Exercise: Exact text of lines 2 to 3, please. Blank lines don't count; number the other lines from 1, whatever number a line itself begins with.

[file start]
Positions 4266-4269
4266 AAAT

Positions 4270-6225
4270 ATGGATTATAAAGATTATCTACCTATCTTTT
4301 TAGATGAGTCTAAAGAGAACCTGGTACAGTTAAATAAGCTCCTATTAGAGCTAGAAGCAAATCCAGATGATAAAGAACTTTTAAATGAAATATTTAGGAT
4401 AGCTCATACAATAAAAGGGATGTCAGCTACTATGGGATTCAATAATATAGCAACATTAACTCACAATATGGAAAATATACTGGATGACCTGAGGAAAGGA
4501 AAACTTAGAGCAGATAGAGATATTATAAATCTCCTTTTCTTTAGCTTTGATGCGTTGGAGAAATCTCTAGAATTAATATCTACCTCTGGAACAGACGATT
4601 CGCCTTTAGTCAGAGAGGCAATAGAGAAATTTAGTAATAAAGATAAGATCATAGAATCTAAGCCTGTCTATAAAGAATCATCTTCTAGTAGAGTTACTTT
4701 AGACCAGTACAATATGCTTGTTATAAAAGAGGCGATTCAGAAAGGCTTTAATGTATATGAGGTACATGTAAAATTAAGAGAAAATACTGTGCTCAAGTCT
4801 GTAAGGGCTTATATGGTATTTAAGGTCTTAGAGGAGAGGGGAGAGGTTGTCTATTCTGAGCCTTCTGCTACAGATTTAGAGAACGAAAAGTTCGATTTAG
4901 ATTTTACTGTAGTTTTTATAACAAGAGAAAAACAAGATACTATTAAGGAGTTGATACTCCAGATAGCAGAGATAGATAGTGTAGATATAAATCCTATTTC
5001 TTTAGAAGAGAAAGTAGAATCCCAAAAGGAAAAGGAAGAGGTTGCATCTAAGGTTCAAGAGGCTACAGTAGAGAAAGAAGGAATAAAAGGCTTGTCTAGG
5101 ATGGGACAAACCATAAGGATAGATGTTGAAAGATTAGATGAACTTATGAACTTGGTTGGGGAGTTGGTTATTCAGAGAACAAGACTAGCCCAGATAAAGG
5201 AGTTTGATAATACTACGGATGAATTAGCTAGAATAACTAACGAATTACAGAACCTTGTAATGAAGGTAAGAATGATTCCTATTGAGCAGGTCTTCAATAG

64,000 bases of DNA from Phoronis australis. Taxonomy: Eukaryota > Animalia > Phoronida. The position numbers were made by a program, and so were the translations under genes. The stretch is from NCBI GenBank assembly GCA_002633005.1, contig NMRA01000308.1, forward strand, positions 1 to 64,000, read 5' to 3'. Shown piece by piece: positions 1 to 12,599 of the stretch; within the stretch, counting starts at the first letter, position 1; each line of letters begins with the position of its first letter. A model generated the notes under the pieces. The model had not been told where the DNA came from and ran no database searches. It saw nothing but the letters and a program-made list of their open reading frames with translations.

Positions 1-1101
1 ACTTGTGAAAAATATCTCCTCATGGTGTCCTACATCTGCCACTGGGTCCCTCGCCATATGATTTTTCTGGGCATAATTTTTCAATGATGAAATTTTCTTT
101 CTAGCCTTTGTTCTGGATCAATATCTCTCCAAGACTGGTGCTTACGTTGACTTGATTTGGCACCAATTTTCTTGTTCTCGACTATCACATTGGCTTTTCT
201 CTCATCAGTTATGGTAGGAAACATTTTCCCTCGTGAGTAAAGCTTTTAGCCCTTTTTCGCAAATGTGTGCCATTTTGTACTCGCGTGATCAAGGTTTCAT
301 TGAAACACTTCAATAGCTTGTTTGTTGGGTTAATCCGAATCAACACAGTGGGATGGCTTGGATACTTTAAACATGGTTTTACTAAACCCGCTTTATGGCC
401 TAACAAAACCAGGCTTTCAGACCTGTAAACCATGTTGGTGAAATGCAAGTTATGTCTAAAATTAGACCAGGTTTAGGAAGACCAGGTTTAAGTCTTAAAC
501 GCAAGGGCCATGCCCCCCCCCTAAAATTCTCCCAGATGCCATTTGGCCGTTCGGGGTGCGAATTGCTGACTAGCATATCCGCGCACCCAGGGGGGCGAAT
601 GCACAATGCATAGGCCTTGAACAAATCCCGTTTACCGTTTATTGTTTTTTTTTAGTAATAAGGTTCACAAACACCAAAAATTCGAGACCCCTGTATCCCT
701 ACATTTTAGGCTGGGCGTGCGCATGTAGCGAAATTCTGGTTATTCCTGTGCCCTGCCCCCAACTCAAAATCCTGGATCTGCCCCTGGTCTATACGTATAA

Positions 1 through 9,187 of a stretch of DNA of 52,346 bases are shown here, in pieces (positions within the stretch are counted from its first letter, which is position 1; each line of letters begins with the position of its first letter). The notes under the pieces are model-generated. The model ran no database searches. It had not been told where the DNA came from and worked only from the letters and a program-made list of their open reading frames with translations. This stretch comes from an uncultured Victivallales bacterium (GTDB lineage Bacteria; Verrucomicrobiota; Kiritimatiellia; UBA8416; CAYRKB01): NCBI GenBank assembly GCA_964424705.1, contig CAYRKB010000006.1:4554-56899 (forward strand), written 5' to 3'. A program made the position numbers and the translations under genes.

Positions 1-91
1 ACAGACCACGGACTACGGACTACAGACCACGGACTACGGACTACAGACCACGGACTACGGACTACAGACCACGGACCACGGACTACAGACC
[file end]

4266 AAAT

Positions 4270-6225